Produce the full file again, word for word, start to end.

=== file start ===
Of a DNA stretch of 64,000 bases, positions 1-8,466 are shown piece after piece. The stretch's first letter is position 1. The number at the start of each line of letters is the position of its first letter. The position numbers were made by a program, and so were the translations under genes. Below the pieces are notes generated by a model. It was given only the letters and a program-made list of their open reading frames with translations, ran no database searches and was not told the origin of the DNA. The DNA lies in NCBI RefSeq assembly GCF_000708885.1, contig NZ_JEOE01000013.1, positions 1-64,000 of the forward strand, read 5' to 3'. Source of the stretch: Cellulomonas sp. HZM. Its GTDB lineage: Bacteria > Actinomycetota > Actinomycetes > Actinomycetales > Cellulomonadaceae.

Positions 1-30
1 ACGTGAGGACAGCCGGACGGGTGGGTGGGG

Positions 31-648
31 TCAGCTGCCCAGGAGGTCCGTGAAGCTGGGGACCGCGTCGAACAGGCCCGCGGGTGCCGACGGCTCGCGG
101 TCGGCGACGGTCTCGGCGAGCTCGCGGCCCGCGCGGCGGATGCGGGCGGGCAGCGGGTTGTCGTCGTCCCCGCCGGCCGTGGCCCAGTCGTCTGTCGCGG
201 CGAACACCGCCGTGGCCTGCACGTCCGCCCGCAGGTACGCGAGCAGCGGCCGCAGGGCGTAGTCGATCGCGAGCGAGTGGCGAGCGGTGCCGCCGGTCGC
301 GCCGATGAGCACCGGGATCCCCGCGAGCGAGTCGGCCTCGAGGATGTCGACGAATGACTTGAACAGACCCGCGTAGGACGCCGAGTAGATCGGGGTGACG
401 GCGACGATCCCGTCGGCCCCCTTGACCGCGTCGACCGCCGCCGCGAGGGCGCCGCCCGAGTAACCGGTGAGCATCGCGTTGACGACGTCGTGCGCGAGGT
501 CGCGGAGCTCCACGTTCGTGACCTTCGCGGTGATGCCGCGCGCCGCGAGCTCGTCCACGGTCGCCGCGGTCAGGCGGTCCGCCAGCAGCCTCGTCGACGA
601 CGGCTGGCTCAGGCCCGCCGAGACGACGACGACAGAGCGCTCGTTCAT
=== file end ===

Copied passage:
Of a DNA stretch of 64,000 bases, positions 1-8,466 are shown piece after piece. The stretch's first letter is position 1. The number at the start of each line of letters is the position of its first letter. The position numbers were made by a program, and so were the translations under genes. Below the pieces are notes generated by a model. It was given only the letters and a program-made list of their open reading frames with translations, ran no database searches and was not told the origin of the DNA. The DNA lies in NCBI RefSeq assembly GCF_000708885.1, contig NZ_JEOE01000013.1, positions 1-64,000 of the forward strand, read 5' to 3'. Source of the stretch: Cellulomonas sp. HZM. Its GTDB lineage: Bacteria > Actinomycetota > Actinomycetes > Actinomycetales > Cellulomonadaceae.

Positions 1-30
1 ACGTGAGGACAGCCGGACGGGTGGGTGGGG

Positions 31-648
31 TCAGCTGCCCAGGAGGTCCGTGAAGCTGGGGACCGCGTCGAACAGGCCCGCGGGTGCCGACGGCTCGCGG
101 TCGGCGACGGTCTCGGCGAGCTCGCGGCCCGCGCGGCGGATGCGGGCGGGCAGCGGGTTGTCGTCGTCCCCGCCGGCCGTGGCCCAGTCGTCTGTCGCGG
201 CGAACACCGCCGTGGCCTGCACGTCCGCCCGCAGGTACGCGAGCAGCGGCCGCAGGGCGTAGTCGATCGCGAGCGAGTGGCGAGCGGTGCCGCCGGTCGC
301 GCCGATGAGCACCGGGATCCCCGCGAGCGAGTCGGCCTCGAGGATGTCGACGAATGACTTGAACAGACCCGCGTAGGACGCCGAGTAGATCGGGGTGACG
401 GCGACGATCCCGTCGGCCCCCTTGACCGCGTCGACCGCCGCCGCGAGGGCGCCGCCCGAGTAACCGGTGAGCATCGCGTTGACGACGTCGTGCGCGAGGT
501 CGCGGAGCTCCACGTTCGTGACCTTCGCGGTGATGCCGCGCGCCGCGAGCTCGTCCACGGTCGCCGCGGTCAGGCGGTCCGCCAGCAGCCTCGTCGACGA
601 CGGCTGGCTCAGGCCCGCCGAGACGACGACGACAGAGCGCTCGTTCAT